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Senate Schoolyard: Reid Threatens Recess

There's an old adage on Capitol Hill that nothing focuses the minds of lawmakers like the smell of jet fuel.

So with a July 4th holiday recess looming and lawmakers eager to flee the swamp and fly home for the week, Senate Majority Leader Harry Reid (D-Nev.) Thursday morning once again threatened to keep the chamber in session over the weekend, as Republican objections to a housing reform bill continue to frustrate a majority eager to pass several pieces of key legislation before the recess.

“We have four major pieces of legislation that need to be considered before we can leave,” said Reid on the Senate floor Thursday morning.

In addition to housing, Reid said the chamber needs to pass an update to the Foreign Intelligence Surveillance Act, a massive war supplemental spending bill and a Medicare update.

The Crypt remains skeptical about weekend votes, which are a rarity in this Congress, and increasingly uncommon in an election year where lawmakers want to spend as much time campaigning and fund raising back home on weekends.

The Senate schedule often mirrors that of a college student's semester, with loads of procrastination, followed by all-nighters on term papers due right before the holidays. Reid is no different than previous Senate majority leaders in leaving a logjam of huge bills until right before a long recess. Senators don't want to cut a deal until they have to, but they also don't want to head to those July 4th home town parades without having a few accomplishments to tout.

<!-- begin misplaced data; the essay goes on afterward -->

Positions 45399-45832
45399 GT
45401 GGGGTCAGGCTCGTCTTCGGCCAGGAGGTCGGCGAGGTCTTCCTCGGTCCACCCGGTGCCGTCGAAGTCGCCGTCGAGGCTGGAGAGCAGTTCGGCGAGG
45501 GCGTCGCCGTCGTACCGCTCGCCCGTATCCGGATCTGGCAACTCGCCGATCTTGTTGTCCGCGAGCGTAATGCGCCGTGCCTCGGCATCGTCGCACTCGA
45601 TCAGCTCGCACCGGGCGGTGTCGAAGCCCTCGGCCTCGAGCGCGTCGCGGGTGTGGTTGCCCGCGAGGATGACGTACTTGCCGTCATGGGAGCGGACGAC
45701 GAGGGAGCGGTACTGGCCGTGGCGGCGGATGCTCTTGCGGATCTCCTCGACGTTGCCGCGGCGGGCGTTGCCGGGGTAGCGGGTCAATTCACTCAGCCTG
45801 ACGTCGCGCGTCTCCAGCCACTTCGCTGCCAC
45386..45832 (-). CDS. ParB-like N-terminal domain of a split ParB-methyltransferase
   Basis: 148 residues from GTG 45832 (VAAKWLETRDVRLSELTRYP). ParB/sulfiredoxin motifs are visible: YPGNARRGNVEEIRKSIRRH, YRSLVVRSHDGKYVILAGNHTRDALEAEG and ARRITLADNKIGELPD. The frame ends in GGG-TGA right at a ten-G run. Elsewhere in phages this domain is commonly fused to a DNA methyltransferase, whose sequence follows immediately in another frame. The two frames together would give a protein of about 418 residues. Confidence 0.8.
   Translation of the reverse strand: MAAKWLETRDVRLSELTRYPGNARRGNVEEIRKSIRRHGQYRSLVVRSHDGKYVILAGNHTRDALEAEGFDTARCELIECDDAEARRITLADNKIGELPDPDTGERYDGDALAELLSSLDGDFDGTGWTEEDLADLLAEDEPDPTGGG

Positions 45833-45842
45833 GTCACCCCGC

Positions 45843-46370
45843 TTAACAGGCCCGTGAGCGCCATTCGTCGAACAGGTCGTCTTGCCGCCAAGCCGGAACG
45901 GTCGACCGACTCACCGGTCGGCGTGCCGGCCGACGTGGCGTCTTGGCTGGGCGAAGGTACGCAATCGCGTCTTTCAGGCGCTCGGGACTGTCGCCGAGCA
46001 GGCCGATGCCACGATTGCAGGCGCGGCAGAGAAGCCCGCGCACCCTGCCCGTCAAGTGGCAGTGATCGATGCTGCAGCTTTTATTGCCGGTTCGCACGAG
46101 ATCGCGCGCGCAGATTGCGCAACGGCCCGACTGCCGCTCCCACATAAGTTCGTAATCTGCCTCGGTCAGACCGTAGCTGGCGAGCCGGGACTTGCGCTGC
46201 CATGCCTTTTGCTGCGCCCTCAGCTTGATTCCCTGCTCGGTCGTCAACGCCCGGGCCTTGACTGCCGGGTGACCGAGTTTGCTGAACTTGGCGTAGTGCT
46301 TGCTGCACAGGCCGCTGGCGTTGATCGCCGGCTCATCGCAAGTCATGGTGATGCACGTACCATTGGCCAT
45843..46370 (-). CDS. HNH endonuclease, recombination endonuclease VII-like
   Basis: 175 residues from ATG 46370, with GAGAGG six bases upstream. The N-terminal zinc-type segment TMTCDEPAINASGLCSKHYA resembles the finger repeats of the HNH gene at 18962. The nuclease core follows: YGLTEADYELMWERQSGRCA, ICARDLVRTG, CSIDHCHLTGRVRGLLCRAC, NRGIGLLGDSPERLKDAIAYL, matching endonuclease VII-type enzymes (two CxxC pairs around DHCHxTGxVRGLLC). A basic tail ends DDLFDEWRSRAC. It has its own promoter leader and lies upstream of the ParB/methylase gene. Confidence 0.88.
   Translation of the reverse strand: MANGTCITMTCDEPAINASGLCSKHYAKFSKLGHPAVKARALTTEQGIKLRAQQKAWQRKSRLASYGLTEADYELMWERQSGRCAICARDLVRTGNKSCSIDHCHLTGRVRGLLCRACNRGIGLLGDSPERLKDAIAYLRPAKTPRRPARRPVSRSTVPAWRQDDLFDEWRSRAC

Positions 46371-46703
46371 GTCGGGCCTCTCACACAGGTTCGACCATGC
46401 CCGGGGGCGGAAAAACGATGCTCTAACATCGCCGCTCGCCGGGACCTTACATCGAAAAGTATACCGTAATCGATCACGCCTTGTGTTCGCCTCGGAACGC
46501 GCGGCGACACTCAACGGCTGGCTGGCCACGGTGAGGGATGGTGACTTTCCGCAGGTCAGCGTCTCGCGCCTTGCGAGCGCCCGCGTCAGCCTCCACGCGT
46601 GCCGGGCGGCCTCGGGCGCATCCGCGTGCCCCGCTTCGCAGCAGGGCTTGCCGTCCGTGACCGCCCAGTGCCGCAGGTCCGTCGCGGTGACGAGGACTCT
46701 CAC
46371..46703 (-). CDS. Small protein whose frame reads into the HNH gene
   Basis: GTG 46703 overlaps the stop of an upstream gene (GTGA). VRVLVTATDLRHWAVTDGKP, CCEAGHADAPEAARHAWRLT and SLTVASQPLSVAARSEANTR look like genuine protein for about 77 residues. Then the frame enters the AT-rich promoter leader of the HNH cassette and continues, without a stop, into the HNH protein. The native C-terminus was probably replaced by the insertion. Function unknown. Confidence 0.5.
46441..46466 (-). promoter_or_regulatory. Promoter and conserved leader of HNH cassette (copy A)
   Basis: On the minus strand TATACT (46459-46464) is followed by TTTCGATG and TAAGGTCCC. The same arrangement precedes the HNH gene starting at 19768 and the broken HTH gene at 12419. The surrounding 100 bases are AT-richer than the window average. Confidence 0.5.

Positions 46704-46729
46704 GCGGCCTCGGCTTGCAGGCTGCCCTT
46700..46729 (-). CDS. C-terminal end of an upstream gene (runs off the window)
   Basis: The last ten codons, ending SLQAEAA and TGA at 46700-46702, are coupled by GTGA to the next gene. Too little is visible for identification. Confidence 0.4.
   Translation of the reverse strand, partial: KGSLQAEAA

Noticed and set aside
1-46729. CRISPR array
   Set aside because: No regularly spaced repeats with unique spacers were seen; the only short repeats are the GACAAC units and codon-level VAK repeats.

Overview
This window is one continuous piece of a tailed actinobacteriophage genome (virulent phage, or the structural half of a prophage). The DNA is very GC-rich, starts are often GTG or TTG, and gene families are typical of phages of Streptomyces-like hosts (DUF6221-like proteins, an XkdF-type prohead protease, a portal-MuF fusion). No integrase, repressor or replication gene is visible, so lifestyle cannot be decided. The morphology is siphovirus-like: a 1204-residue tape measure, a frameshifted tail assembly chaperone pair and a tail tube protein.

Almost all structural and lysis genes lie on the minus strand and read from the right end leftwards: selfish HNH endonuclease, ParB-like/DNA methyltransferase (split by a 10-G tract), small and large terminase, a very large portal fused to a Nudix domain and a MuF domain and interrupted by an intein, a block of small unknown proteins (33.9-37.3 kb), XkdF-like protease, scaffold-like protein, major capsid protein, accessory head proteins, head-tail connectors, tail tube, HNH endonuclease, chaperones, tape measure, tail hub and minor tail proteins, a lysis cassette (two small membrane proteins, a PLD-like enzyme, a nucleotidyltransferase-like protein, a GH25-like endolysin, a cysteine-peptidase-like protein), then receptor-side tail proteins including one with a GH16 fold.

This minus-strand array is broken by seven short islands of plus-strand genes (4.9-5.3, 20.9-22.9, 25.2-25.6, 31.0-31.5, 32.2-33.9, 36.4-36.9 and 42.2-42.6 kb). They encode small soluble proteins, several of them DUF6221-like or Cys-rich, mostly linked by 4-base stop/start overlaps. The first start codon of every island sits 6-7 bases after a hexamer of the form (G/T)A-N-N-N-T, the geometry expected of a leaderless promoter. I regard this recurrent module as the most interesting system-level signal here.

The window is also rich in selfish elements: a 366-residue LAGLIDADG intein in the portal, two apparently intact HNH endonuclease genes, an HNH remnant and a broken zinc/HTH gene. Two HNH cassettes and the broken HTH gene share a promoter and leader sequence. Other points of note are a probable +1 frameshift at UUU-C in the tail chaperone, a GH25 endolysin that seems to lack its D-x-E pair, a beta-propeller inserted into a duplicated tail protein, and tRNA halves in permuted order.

Reid said the chamber must take up the Medicare bill—which would prevent doctors who serve Medicare patients from taking a pay cut---before the recess, saying he will hold a weekend vote if necessary.

The FISA, Medicare and supplemental bills have been bottled up by two Republican senators who have so far refused to allow the majority to end debate on the housing bill, despite the fact that the bill is supported by 35 Republicans.  The odds are that Reid will give in and delay the housing bill in order to pass the FISA legislation and the Iraq war supplemental before the weekend.

Reid said he was “hopeful” the Senate could complete work on the supplemental on Thursday, but pulled out all of the rhetorical stops to describe his plight.

Harking back to his native state, Reid compared the chamber’s slow pace to a four-wheel drive vehicle stuck in the sand in the Nevada desert. 


Martin Kady II contributed to this post.

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